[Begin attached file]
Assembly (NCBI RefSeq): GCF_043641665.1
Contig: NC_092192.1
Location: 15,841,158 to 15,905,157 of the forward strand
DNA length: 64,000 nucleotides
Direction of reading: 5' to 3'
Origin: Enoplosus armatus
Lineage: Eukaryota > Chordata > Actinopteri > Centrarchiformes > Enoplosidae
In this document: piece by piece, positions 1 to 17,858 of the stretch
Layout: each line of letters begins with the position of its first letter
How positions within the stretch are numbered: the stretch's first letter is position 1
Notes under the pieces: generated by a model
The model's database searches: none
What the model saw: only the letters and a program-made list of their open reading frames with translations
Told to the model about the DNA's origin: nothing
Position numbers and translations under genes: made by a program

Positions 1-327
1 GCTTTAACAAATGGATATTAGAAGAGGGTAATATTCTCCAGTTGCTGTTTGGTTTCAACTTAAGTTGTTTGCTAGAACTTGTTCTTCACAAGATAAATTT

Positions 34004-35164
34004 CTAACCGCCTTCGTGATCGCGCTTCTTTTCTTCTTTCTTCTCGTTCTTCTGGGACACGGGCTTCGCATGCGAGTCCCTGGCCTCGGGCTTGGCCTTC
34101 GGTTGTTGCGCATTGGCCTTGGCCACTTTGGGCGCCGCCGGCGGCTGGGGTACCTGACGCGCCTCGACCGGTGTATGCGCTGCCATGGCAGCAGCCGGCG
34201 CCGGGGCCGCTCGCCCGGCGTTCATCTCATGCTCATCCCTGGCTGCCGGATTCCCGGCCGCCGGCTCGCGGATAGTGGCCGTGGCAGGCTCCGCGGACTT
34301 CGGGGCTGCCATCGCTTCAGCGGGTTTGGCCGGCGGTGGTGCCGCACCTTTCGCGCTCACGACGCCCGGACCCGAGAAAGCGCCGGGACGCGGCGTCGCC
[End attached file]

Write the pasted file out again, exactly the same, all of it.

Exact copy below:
Assembly (NCBI RefSeq): GCF_043641665.1
Contig: NC_092192.1
Location: 15,841,158 to 15,905,157 of the forward strand
DNA length: 64,000 nucleotides
Direction of reading: 5' to 3'
Origin: Enoplosus armatus
Lineage: Eukaryota > Chordata > Actinopteri > Centrarchiformes > Enoplosidae
In this document: piece by piece, positions 1 to 17,858 of the stretch
Layout: each line of letters begins with the position of its first letter
How positions within the stretch are numbered: the stretch's first letter is position 1
Notes under the pieces: generated by a model
The model's database searches: none
What the model saw: only the letters and a program-made list of their open reading frames with translations
Told to the model about the DNA's origin: nothing
Position numbers and translations under genes: made by a program

Positions 1-327
1 GCTTTAACAAATGGATATTAGAAGAGGGTAATATTCTCCAGTTGCTGTTTGGTTTCAACTTAAGTTGTTTGCTAGAACTTGTTCTTCACAAGATAAATTT

Positions 34004-35164
34004 CTAACCGCCTTCGTGATCGCGCTTCTTTTCTTCTTTCTTCTCGTTCTTCTGGGACACGGGCTTCGCATGCGAGTCCCTGGCCTCGGGCTTGGCCTTC
34101 GGTTGTTGCGCATTGGCCTTGGCCACTTTGGGCGCCGCCGGCGGCTGGGGTACCTGACGCGCCTCGACCGGTGTATGCGCTGCCATGGCAGCAGCCGGCG
34201 CCGGGGCCGCTCGCCCGGCGTTCATCTCATGCTCATCCCTGGCTGCCGGATTCCCGGCCGCCGGCTCGCGGATAGTGGCCGTGGCAGGCTCCGCGGACTT
34301 CGGGGCTGCCATCGCTTCAGCGGGTTTGGCCGGCGGTGGTGCCGCACCTTTCGCGCTCACGACGCCCGGACCCGAGAAAGCGCCGGGACGCGGCGTCGCC